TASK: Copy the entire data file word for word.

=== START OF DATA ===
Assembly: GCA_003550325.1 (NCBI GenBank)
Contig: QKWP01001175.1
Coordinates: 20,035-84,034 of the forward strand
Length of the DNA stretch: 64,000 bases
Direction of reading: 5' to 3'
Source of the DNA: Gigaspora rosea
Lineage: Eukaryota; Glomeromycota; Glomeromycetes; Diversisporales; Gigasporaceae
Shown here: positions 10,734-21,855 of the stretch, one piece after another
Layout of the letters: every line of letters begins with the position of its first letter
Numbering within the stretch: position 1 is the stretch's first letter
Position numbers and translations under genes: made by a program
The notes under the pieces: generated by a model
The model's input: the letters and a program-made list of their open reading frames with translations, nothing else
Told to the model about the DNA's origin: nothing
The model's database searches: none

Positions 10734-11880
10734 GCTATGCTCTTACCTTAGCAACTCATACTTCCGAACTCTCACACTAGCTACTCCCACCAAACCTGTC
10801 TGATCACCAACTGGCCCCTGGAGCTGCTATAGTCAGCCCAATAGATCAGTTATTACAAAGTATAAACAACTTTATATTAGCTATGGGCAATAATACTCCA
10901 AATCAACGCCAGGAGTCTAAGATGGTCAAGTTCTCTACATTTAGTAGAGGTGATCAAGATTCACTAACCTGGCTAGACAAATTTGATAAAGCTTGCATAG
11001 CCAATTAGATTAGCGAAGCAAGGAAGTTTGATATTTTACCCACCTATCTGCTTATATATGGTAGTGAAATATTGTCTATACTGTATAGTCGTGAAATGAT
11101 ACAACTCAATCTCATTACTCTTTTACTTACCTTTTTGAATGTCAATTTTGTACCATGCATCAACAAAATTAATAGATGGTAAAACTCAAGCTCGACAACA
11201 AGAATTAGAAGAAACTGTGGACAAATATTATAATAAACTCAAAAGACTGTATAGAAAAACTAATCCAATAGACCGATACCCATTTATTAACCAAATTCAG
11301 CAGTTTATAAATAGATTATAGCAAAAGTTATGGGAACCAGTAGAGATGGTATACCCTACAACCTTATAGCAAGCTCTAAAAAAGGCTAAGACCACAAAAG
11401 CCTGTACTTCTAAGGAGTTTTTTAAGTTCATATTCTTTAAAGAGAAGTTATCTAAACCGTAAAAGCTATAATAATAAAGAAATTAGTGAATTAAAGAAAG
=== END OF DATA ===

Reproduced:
Assembly: GCA_003550325.1 (NCBI GenBank)
Contig: QKWP01001175.1
Coordinates: 20,035-84,034 of the forward strand
Length of the DNA stretch: 64,000 bases
Direction of reading: 5' to 3'
Source of the DNA: Gigaspora rosea
Lineage: Eukaryota; Glomeromycota; Glomeromycetes; Diversisporales; Gigasporaceae
Shown here: positions 10,734-21,855 of the stretch, one piece after another
Layout of the letters: every line of letters begins with the position of its first letter
Numbering within the stretch: position 1 is the stretch's first letter
Position numbers and translations under genes: made by a program
The notes under the pieces: generated by a model
The model's input: the letters and a program-made list of their open reading frames with translations, nothing else
Told to the model about the DNA's origin: nothing
The model's database searches: none

Positions 10734-11880
10734 GCTATGCTCTTACCTTAGCAACTCATACTTCCGAACTCTCACACTAGCTACTCCCACCAAACCTGTC
10801 TGATCACCAACTGGCCCCTGGAGCTGCTATAGTCAGCCCAATAGATCAGTTATTACAAAGTATAAACAACTTTATATTAGCTATGGGCAATAATACTCCA
10901 AATCAACGCCAGGAGTCTAAGATGGTCAAGTTCTCTACATTTAGTAGAGGTGATCAAGATTCACTAACCTGGCTAGACAAATTTGATAAAGCTTGCATAG
11001 CCAATTAGATTAGCGAAGCAAGGAAGTTTGATATTTTACCCACCTATCTGCTTATATATGGTAGTGAAATATTGTCTATACTGTATAGTCGTGAAATGAT
11101 ACAACTCAATCTCATTACTCTTTTACTTACCTTTTTGAATGTCAATTTTGTACCATGCATCAACAAAATTAATAGATGGTAAAACTCAAGCTCGACAACA
11201 AGAATTAGAAGAAACTGTGGACAAATATTATAATAAACTCAAAAGACTGTATAGAAAAACTAATCCAATAGACCGATACCCATTTATTAACCAAATTCAG
11301 CAGTTTATAAATAGATTATAGCAAAAGTTATGGGAACCAGTAGAGATGGTATACCCTACAACCTTATAGCAAGCTCTAAAAAAGGCTAAGACCACAAAAG
11401 CCTGTACTTCTAAGGAGTTTTTTAAGTTCATATTCTTTAAAGAGAAGTTATCTAAACCGTAAAAGCTATAATAATAAAGAAATTAGTGAATTAAAGAAAG